On 8 September 2016 at 10:34, Arek Bulski email@example.com wrote:
That wont work because I would have to type the expression that is used as argument twice in a test. I need shuffled. Enough said.
You've probably spent way more time debating shuffled here than you would have needed to add a shuffled function to your test file.
Your justification for the amount of time you've spent here, and that you've persuaded others to spend (and are further asking to be spent on maintenance) *has* to be more significant than "I needed shuffled() for this one specific case". But it's hard to understand what the *general* use cases you've (presumably) identified are - everyone responding has been saying "but I don't personally have a use for this". So in order to warrant the addition of a function to the stdlib, you need to explain what benefits justify the cost - and you simply haven't done that. The one case you've stated could have been solved in 2 minutes by writing a one-off function. And no-one has said "now that you mention it, I find the problem you had comes up a lot", so we're still at the position where it's a specialised use.
The cost is non-trivial. Implementation is a relatively small cost, design is slightly higher (see for example Nick's point that this should be a method on the random instance as well as a module-level function), documentation and tests need to be added, 3rd party training material needs to be updated, bug reports need to be managed and resolved, etc. The benefit? I'm not clear, beyond you not needing to write a custom function in your test suite, and a couple of people who weren't aware they could use PYTHONSTARTUP to add their own personal functions being less frustrated by how random.shuffle behaves. And some theoretical "people might find this useful" comments that no-one has backed up with code samples.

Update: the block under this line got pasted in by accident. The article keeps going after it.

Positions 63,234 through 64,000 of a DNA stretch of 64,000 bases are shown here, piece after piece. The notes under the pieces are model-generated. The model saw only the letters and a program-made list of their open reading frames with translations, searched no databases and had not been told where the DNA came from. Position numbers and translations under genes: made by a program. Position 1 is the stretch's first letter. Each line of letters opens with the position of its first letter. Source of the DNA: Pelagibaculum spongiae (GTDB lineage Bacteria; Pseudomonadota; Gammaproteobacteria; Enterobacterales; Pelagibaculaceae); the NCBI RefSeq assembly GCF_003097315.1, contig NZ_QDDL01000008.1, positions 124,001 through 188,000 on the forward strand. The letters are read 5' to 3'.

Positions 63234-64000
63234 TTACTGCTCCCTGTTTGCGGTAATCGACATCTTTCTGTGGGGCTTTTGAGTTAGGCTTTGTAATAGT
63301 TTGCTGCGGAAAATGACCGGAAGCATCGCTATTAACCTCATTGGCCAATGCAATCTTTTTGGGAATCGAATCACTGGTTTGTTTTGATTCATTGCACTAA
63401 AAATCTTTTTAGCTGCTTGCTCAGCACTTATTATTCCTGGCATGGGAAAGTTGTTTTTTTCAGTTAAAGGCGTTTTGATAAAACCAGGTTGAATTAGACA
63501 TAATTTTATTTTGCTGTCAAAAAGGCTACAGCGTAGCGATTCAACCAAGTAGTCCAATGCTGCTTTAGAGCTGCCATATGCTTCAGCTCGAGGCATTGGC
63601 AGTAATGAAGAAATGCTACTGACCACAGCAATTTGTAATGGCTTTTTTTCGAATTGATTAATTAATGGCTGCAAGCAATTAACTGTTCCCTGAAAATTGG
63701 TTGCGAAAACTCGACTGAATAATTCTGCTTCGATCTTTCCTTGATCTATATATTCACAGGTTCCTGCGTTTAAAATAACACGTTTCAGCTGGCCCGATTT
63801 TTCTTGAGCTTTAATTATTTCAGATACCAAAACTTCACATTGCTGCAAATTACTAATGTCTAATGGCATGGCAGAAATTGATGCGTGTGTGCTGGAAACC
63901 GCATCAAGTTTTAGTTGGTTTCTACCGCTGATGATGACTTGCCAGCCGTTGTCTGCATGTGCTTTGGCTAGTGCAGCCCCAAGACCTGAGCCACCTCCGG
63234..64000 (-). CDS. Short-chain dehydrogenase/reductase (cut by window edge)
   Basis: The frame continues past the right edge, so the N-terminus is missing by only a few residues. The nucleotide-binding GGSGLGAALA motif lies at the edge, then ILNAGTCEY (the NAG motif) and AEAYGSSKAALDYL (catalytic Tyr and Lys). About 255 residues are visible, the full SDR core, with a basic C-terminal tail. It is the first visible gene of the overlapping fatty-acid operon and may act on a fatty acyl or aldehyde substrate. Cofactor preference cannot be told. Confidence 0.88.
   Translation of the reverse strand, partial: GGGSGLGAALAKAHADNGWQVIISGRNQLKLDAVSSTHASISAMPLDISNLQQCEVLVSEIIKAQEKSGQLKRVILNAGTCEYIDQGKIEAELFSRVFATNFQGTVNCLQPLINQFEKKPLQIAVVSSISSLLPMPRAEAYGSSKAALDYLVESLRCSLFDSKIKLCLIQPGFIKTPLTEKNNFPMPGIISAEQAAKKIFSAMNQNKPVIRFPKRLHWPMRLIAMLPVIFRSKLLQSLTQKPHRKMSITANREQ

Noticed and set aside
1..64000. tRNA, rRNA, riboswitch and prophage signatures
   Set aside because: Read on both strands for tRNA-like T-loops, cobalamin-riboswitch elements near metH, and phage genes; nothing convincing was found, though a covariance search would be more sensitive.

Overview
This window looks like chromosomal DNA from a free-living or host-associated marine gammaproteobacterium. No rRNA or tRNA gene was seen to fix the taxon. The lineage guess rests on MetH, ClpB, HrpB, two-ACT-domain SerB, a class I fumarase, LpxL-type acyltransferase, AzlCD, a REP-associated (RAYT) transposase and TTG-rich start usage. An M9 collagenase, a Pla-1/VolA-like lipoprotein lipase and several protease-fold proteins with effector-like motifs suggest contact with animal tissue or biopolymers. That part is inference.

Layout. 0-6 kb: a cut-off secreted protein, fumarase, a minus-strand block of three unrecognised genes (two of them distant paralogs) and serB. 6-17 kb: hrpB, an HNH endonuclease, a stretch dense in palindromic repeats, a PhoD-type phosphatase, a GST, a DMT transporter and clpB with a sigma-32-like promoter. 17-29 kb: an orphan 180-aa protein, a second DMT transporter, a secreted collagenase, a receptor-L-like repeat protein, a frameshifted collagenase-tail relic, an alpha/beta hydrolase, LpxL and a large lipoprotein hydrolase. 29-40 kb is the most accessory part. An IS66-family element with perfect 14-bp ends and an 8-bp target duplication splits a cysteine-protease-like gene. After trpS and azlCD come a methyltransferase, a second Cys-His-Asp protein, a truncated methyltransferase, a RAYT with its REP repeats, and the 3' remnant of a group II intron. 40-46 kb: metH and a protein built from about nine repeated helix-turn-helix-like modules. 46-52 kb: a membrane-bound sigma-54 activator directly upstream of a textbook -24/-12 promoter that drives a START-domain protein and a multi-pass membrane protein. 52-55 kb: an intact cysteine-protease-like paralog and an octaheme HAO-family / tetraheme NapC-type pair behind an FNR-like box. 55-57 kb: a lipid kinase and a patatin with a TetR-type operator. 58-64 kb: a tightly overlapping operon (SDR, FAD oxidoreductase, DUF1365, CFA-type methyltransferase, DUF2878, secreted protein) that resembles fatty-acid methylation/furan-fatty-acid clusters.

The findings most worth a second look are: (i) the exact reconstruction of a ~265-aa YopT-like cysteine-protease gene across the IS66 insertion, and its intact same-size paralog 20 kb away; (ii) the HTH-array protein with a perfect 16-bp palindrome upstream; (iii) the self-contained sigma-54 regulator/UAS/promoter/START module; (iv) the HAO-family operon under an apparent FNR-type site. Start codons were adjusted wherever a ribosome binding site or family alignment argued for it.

Nick contributed some suggestions in terms of benefits around teachability, and the improved design noted above. But the point here is that you shouldn't expect others to justify your proposal for you - you need to justify it yourself, or be prepared to accept "we don't see the benefit" as a response.